In Missouri's tough 1974 anti-abortion law one of the most powerful deterrents is a reportedly unique requirement: When a woman seeks an abortion, the physician must warn her that if he fails and a live infant is born, it will become a ward of the state, with her and the father -- if he had consented to the attempt -- having "no parental rights whatsoever."
The requirement, which carries criminal penalties for doctors, applies even to first-trimester abortions, although the state acknowledges "that a live birth has never resulted in the first 12 weeks of gestation."
Last September the 8th U.S. Circuit Court of Appeals invalidated the requirement, saying that it invades "a fundamental constitutional right of personal privacy" and is "not reasonably related to the purpose of informed consent" to surgical or medical procedures. In addition, the court said, it puts the physician in a "straitjacket."
Now Missouri has asked the Superme Court to review the ruling. A pregnancy may be beyond the first trimester without the mother knowing it, Attorney General John D. Ashcroft wrote. "Furthermore, technological advances will increase the ability of the medical profession to preserve the lives of fetuses born during the earlier stages of pregnancy" he said.
By contrast, Prank Susman, counsel for the doctors seeking affirmance of the appellate ruling accuses Missouri of having engaged in "a crude and coercive threat to dissuade women from freely electing abortion. it is totally unrelated to the concern of maternal health." And, he charged, the state has adopted "the dogmatic philosophy of those opposed to abortion under all circumstances; i.e., that abortion is the equivalent of murder."
Missouri enacted the law a year after the Supreme Court had ruled that the Constitution gives a woman the right, in the first trimester, to an abortion without interference. In that stage of development a fetus is potentially unable to live outside the womb.
On the basis of a laysuit by physicians, the court in 1976 struck down several provisions of the statute. But the justices declined to rule on the ground that only a parent from whom a child might be taken -- not a doctor who wouldn't be directly injured -- has the legal right, or "standing" to challenge it.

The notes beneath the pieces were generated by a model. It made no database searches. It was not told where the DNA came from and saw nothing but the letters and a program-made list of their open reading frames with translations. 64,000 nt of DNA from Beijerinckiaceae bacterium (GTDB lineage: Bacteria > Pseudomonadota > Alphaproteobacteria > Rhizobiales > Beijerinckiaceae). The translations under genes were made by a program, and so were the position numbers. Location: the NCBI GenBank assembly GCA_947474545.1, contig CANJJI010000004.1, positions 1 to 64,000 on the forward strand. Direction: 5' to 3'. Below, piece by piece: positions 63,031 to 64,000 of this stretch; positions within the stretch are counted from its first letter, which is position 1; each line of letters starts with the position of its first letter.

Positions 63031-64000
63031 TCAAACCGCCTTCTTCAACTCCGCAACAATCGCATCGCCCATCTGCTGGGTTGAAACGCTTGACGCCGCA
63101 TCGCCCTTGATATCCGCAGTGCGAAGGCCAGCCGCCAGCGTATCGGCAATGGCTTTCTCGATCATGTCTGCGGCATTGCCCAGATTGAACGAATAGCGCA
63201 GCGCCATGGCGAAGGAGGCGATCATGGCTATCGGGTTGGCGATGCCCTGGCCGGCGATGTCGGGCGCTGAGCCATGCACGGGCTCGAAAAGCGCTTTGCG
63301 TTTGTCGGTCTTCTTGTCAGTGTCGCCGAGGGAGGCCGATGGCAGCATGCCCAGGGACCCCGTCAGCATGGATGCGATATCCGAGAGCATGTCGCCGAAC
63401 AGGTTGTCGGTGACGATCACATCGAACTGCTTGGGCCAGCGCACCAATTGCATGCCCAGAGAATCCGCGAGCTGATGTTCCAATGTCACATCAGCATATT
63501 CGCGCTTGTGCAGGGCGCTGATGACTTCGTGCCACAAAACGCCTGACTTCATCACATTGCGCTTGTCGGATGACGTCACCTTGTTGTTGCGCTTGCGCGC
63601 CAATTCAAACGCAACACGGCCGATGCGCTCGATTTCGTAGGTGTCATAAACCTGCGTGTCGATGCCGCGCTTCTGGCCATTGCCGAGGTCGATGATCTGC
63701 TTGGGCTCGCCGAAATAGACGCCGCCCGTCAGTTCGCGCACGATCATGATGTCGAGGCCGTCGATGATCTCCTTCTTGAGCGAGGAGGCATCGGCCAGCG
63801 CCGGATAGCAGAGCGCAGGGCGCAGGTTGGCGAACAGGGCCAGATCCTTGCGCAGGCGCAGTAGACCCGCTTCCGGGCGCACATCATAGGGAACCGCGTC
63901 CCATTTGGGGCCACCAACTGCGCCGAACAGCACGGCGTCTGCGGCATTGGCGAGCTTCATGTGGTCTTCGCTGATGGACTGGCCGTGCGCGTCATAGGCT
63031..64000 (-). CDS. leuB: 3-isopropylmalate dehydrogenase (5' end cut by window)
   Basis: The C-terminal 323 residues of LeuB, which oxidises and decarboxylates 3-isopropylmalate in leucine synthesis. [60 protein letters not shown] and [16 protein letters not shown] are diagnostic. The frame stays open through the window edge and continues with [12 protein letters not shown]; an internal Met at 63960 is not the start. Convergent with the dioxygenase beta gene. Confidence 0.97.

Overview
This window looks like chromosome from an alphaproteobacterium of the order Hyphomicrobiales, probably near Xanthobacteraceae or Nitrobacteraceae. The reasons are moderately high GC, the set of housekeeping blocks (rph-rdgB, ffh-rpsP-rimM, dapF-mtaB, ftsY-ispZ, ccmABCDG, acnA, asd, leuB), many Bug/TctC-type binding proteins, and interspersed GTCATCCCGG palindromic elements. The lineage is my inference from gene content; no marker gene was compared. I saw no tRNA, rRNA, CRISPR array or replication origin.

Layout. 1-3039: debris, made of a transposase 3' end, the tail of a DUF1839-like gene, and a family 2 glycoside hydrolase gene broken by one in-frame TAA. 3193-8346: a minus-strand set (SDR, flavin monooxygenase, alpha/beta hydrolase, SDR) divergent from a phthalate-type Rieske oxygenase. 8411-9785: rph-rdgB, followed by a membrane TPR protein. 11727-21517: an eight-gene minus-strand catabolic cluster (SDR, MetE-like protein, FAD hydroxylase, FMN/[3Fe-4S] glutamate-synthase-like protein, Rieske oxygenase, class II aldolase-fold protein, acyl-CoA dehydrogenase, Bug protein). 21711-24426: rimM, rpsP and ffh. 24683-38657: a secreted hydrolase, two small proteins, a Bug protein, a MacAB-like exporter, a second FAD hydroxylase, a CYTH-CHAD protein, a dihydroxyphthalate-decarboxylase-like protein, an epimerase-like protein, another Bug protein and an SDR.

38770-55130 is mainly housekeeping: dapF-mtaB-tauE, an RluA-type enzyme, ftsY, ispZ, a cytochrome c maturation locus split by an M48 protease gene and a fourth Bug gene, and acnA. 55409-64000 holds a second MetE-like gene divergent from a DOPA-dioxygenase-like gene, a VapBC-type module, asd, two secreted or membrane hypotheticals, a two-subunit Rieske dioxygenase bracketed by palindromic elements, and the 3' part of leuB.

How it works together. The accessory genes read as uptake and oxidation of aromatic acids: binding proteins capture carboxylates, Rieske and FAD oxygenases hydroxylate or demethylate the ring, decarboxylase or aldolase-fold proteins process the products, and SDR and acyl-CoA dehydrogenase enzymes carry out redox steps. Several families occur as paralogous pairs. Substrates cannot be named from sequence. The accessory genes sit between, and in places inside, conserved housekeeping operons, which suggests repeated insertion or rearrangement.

Later, again because of lack of standing, lower federal courts rebuffed challenges to the section. in November 1977, Circuit Judge William H. Webster, now director of the FBI, agreed that the standing problem was "insurmountable" and expressed regret that a "Jane Doe" didn't volunteer to file a suit.
But Webster denounced the section as one that was intended byu the legislature to terrify women who were considering an abortion. He termed the section a "patently unconstitutional appendage" that is "perhaps the most offensive of the in terrorem clauses... because it reflects a legislative conclusion that a woman who asserts her constitutional right to an abortion has thereby become unfit for parenthood if the child is somehow born alive."
Diagreeing, Ashcroft said that the section, "is not patently violative" of the constitutional guarantee of due process of law.
As a practical matter, the section became a deadletter when the 8th Circuit struck down the separate provision requiring doctors to inform women seeking abortions about it.
The appeals court decision applies only within the states of the 8th Circuit: Arkansas, the Dakotas, Iowa, Minnesota, Missouri and Nebraska.